The Use of Nitriding in the Automotive Industry: Part 1

New Image

The automotive industry relies on steel to manufacture safe, durable vehicles that last for years. The steel used in automobile components goes through a range of heat treatment processes to increase its strength. Nitriding is one of the most common heat treatments used in the automotive industry.

Heat treatment and surface modifications such as nitriding are used to achieve the desired properties of the components used by manufacturers in the automotive industry. The nitriding process dissolves nitrogen into the surface of steel to harden a part without bringing it above critical temperature, thereby all but eliminating the risk of distortion, which makes it a popular choice for improving an ever-widening variety of automotive parts.

What is Nitriding?

In use as a case-hardening technique since the early 20th century, nitriding is an effective lower-temperature heat treatment for steel work pieces used in the automotive industry. Nitriding is a surface-hardening process that introduces nitrogen into the surface of steel parts, which increases wear resistance, surface hardness and fatigue life. The process is performed in a nitriding furnace that uses dissociated ammonia, which is an atmosphere of hydrogen and nitrogen.

Nitriding creates a very hard case on a component at relatively low temperatures. Alloy steel changes when it reaches high temperatures, known as transformation temperature. Nitriding is performed at temperatures lower than the transformation temperature of alloy steels, so the process causes little or no distortion to the treated piece. Furthermore, quenching, a rapid cooling process, is not necessary with nitriding.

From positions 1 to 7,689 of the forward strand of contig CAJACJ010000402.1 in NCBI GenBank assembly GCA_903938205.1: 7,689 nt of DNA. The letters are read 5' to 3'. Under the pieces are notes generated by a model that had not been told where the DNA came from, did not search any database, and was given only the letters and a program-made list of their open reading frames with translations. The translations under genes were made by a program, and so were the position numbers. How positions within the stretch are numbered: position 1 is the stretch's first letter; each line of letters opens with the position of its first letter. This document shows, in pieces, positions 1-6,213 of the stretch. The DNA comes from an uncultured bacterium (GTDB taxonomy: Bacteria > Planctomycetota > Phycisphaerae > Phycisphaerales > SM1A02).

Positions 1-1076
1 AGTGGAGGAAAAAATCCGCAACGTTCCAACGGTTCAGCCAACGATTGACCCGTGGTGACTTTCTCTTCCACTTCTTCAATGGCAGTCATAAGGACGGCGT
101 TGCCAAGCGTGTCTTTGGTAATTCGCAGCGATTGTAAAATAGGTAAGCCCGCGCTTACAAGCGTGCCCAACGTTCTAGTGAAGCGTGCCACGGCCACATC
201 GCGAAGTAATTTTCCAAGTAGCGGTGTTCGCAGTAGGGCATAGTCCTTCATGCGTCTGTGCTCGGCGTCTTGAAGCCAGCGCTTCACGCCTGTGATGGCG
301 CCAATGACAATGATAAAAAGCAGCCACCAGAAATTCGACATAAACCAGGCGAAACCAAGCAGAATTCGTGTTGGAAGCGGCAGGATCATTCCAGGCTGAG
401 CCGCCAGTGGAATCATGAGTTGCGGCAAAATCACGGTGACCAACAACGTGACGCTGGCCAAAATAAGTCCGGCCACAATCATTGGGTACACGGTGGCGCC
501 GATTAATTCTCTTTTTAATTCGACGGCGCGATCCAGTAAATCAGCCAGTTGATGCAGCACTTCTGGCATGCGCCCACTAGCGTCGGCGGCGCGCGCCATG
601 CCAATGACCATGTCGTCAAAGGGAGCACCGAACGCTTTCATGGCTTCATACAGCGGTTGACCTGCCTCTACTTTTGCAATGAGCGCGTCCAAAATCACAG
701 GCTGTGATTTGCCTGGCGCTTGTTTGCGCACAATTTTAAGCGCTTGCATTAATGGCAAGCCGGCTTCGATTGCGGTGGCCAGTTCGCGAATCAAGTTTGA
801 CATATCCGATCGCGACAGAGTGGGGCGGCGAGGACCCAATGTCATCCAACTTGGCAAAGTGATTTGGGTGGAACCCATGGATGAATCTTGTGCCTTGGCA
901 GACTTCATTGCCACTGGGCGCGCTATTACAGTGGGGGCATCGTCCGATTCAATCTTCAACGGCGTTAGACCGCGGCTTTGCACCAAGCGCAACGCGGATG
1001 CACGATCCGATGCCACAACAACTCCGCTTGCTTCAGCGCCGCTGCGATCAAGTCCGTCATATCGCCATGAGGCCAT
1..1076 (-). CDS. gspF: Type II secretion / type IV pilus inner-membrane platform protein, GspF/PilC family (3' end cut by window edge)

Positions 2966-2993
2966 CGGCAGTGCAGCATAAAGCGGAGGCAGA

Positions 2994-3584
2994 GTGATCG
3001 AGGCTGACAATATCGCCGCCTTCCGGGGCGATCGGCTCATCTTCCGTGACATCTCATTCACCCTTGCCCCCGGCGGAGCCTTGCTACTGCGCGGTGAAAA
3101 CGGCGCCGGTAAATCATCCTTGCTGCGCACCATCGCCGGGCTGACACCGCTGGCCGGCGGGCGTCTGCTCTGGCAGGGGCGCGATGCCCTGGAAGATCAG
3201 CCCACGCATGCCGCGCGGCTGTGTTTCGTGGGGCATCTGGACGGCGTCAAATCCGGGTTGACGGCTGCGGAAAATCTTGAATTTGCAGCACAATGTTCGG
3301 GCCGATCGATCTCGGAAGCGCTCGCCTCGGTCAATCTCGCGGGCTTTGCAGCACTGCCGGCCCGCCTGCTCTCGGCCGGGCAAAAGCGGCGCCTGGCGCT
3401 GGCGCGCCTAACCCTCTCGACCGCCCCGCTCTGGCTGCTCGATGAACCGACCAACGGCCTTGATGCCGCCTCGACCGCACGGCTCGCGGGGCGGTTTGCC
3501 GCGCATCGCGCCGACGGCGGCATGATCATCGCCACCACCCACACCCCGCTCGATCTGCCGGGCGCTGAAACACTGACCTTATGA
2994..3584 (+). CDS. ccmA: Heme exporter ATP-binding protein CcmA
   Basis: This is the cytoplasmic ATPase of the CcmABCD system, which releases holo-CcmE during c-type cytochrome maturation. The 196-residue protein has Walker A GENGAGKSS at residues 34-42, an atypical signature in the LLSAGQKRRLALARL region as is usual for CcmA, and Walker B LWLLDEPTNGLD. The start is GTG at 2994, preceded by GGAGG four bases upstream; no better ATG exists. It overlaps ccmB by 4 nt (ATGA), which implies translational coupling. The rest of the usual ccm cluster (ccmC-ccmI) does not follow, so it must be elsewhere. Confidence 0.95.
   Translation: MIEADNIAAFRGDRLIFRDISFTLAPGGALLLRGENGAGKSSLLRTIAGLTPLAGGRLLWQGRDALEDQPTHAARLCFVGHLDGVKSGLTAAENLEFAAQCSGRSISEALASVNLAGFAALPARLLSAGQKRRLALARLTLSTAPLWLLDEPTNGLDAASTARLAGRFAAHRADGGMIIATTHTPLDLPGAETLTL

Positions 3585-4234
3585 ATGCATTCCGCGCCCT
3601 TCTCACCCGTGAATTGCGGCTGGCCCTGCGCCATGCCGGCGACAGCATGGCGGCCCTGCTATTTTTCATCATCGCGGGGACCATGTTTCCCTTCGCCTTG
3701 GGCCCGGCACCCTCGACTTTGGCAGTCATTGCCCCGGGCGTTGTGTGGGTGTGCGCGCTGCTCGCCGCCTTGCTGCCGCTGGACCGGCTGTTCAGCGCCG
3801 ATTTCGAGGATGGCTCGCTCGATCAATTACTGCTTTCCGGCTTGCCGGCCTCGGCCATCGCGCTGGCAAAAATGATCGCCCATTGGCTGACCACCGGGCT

Nitriding furnaces expose parts to active nitrogen at carefully controlled temperatures, usually in the range of 925°F to 985°F. Because this temperature is below the final tempering temperature of steel, the process does not affect the mechanical properties of the base metal. The result is a very high strength product with excellent wear resistance and little or no dimensional change. The process of nitriding improves fatigue strength mainly through the development of surface compressive stresses, which prevents small cracks from growing to the point of fracture.

Automotive manufacturers prefer nitriding for components subjected to heavy loading because nitriding imparts a high surface hardness that promotes exceptional resistance to wear, scuffing, and seizure. The surface hardness also does a superior job of resisting galling by reducing adhesion between sliding surfaces. Nitriding furnaces effectively strengthen many of the nitride-forming elements commonly used in the automotive industry, including chromium, molybdenum, vanadium, and aluminum. The process is also applicable to tool steels used in the automotive industry, including hot-work, cold-work and mold steels

Check back next month to learn more about the use of nitriding in the automotive industry. Lindberg/MPH is a leading manufacturer of industrial heat treating furnaces, with 75,000 industrial furnace installations worldwide, including numerous installations serving the automotive industry. If you enjoyed this information be sure to follow Lindberg/MPH on both Facebook and LinkedIn!